As a former editor, I’ve spent a whole lot of time poring through a little tome called The Associated Press Stylebook. Along with its rival, The Chicago Manual of Style, the book is a thing of beauty, gleaming with helpful tips about when and when not to put an apostrophe after an “s” and whether it’s ever OK to split an infinitive (the answer is sometimes, if you’re feeling subversive). But there’s one important issue the AP Style gurus haven’t properly addressed, which bears directly on our work here: Animals are still commonly referred to as if they were inanimate objects. And since nobody likes being called an “it,” we dashed off a little letter to them yesterday, which has already been getting some good coverage. My own letters to the AP asking them to ban the word “utilize” and take a stronger stance on misuse of the subjunctive have thus far been ignored, but I haven’t given up hope yet. You can check out our letter below. I love that we included our own style guidelines for them to peruse.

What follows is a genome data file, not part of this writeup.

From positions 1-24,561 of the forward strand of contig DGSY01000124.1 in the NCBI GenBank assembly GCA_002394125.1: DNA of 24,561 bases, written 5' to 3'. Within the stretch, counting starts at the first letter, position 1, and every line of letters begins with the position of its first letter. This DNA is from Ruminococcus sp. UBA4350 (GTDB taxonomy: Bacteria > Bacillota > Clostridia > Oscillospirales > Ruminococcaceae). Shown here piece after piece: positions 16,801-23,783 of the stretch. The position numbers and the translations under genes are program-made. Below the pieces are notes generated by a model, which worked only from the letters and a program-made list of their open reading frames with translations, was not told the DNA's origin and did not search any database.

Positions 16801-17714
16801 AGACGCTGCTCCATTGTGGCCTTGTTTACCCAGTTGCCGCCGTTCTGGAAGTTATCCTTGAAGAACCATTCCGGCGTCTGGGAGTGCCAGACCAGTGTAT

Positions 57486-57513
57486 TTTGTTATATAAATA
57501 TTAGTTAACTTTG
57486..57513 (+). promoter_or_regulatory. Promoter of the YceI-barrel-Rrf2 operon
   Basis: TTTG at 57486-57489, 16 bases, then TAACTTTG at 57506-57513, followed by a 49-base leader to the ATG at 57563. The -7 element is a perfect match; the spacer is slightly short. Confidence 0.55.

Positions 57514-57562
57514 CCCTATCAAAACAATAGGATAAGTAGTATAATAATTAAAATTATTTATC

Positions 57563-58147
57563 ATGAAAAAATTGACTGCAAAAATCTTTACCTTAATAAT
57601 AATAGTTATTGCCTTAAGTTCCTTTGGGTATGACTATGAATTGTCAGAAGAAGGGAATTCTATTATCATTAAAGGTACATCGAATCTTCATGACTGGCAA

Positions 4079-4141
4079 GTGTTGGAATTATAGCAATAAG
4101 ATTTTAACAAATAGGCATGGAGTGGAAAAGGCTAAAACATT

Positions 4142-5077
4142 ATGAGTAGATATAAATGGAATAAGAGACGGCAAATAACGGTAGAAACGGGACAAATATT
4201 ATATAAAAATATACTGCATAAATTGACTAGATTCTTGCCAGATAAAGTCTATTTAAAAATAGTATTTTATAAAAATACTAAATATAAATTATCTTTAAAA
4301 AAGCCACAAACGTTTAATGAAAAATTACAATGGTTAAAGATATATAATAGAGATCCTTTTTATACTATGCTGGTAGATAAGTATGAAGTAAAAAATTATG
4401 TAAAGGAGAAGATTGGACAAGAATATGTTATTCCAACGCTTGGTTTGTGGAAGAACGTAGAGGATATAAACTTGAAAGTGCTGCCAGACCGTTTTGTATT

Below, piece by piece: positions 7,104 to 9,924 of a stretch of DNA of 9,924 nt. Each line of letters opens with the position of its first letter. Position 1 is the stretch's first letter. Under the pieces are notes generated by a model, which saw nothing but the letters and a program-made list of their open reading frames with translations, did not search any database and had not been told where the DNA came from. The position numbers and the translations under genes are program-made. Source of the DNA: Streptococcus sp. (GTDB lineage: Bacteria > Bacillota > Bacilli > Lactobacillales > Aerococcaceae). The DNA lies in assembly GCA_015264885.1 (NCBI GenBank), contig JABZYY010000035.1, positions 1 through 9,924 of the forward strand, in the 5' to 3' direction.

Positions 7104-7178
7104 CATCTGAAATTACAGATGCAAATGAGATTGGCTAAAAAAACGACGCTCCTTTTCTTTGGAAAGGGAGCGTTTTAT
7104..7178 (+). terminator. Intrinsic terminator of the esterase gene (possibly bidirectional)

April 26, 2007Norm Goldstein, Editor The Associated Press450 W. 33rd St.New York, NY 10001Dear Mr. Goldstein:On behalf of PETA’s more than 1.6 million members and supporters worldwide, I am writing to request that you revise The Associated Press Stylebook so that its grammatical rules reflect the fact that animals are living beings rather than inanimate objects. In magazine articles, popular literature, and advertising, writers are using “he,” “she,” and “who” to refer to animals—instead of the outdated and inaccurate “it” and “which.” Won’t you consider making this transition as well? As “the essential global news network,” the Associated Press (AP) should take a progressive step and give animals the respect that they deserve by revising AP style guidelines to reflect the usage of personal pronouns for all animals.While the world accelerates through the 21st century, progressive ideas are challenging and changing conventional perspectives. Recently, the American legal system recognized that nonhuman animals deserve legal status beyond that of mere “property” and that abusive treatment of animals is more than simple vandalism. The public now recognizes that whales, who sing across oceans; great apes, who share more than 98 percent of our DNA; sheep, who can recognize as many as 50 faces after not having seen them for two years; and pigs and chickens, who can learn to operate switches in order to control heat and light in factory-farm sheds, are feeling, intelligent individuals—not objects. Our language should reflect this. I would greatly appreciate hearing your decision on this matter. Enclosed is a copy of “PETA Writing Style and Guidelines,” which explains how to avoid language that portrays animals in a negative light.Thank you very much for your time.Sincerely,Anna WestDirector of Written Communications